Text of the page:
The feature is useful for being able to engage in conversation or hearing ambient noise without interrupting your music. It does mean you’ll need to open the app to adjust the levels, but that’s a fair compromise. Some noises did come across as having a processed sound to them, and note that regularly tweaking the EQ settings appears to affect battery life too.
Earin claims up to four hours for continuous usage (14 hours with the capsule). It’s less than the five hours of the Apple AirPods, but better than the Sony WF-1000X‘s three hours, which does come with ANC to muddy the comparison.
We found playback averaged 3.5 hours, and dropped further when adjusting the EQ settings – resulting in the need for a second charge to see out the day. If you’re a heavy user then you’d be wise to keep the capsule close by.
In terms of operation, a single tap of the touch panel starts or stops playback; a long tap activates a voice assistant; two quick taps skips to the next track and three returns to the previous track. At first we skipped forward as often as we jumped back, but as long as you’re precise and fairly quick with your taps, the touch panel is responsive. Standing still, rather than doing it on the move, aids accuracy too.
One neat feature is that you can stop playback by taking the master earbud out of your ear, holding it away from your head. Pop it back in and playback starts again. It’s a nice touch, although this did result in the earbuds switching to mono sound instead of stereo on one occasion.
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Earin M-2 – Performance
The Earin M-2s are smooth and refined performers. Play Alicia Keys’ So Simple and there’s enough bass to feel its presence – but, not surprisingly for their size, the M-2s often feel underpowered.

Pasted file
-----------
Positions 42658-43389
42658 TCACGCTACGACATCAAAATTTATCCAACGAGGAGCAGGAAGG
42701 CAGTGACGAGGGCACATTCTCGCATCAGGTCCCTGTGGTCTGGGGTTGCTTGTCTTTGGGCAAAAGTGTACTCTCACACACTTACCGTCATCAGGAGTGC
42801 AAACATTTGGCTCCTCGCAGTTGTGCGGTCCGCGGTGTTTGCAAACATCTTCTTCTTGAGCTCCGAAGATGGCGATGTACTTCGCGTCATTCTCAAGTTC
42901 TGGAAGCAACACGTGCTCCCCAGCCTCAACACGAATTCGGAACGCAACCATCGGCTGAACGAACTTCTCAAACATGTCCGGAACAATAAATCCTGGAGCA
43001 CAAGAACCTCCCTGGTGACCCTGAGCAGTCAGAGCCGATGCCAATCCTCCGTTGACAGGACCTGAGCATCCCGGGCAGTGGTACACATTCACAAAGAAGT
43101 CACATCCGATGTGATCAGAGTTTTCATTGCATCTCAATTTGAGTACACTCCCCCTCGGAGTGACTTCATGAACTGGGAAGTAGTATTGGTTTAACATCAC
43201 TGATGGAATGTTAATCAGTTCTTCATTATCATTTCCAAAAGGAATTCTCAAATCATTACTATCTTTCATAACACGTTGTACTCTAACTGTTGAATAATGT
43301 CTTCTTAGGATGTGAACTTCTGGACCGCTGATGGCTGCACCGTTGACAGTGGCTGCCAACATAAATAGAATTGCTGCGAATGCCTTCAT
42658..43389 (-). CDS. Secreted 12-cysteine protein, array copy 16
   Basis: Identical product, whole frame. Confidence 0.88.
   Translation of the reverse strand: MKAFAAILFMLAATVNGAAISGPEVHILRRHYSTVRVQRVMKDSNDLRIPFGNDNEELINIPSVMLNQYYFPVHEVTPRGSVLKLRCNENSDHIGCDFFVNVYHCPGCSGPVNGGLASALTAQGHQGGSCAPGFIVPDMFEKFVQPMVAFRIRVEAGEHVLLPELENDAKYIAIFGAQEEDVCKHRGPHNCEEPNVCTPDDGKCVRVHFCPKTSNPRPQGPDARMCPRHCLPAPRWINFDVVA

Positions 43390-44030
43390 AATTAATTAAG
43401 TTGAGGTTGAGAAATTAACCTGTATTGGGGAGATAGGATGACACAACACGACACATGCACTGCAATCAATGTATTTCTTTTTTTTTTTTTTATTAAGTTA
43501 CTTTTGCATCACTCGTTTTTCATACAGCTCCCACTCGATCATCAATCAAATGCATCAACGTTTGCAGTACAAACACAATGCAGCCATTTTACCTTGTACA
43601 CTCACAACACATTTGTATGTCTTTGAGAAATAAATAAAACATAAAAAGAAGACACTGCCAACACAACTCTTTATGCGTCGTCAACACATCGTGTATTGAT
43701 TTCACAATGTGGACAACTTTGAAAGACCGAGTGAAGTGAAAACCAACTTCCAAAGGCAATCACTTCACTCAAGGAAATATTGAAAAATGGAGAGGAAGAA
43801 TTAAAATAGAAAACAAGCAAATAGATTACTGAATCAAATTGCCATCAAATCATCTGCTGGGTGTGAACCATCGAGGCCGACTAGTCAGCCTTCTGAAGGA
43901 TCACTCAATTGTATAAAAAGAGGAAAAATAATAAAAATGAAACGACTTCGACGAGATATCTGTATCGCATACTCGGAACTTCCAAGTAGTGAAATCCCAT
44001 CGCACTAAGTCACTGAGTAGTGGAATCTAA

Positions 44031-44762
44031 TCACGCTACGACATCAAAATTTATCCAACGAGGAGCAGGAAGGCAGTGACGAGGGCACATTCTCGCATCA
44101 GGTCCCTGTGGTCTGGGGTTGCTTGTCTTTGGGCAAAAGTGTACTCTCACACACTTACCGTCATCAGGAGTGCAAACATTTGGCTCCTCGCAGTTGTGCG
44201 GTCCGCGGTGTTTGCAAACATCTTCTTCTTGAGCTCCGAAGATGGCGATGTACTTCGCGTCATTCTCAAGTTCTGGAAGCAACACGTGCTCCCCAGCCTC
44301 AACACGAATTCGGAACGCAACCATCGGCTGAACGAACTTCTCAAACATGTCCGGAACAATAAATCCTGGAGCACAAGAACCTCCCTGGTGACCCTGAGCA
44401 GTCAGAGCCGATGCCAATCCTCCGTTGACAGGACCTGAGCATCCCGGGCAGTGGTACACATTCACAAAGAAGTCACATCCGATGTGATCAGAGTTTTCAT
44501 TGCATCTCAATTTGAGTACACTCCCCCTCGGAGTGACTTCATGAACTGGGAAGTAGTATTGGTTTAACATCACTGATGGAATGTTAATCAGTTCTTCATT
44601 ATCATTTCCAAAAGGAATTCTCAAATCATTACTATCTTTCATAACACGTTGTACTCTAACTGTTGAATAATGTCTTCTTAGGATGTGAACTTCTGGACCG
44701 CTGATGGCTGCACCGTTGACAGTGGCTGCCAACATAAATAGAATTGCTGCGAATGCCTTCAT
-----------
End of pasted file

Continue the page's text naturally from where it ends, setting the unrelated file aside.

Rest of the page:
There’s a good degree of space and detail, though. The sense of dynamics in Crash Decisions from Michael Giacchino’s Star Trek Beyond soundtrack allows the M-2s to get behind and propel the song in a rousing manner.
The M-2s lack punch and heft, though. Detach from Interstellar dwindles when it ought to soar.
At other times the earbuds display an impressive sense of breadth and scale , the soundstage bigger than you may expect, with a fine sense of stereo imaging thrown into the mix.
There’s a clarity to the mid-range that’s expressive, particularly when listening to Chris Cornell’s voice in Audioslave’s What you Are. Play a track such as What Planet is This? by Yoko Kanno & The Seatbelts and the song explodes with verve, the M-2s keeping up with the energy of track without losing a sense of composure.
The M-2s needs good recordings to shine, though. Poor or muddy recordings sound lifeless and drab.
Connectivity-wise, we did experience a few drop-outs. The M-2s use Bluetooth 4.2, which isn’t the latest version of Bluetooth. Walking through a busy train station always provoked an unstable connection as did – for some reason – walking outside The Old Vic theatre. Complete disconnections were infrequent, but did happen when the charge was low.
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Why buy the Earin M-2?
If you’re in the market for true wireless in-ears then the M-2s are worth an audition. They produce an inviting sound and apply themselves well to a number of genres.
Priced at £219, they cost more than the Apple AirPods and Sony’s WF-1000X, which is still one of the better true wireless in-ears. Nevertheless, the features are clever and useful, especially if you like tweaking the sound to your liking. And their minimalist design is pleasing, even if they’ll be buried in your ear most of the time.
Great sound from a tiny true wireless in-ear, but the M-2s aren’t without a few issues.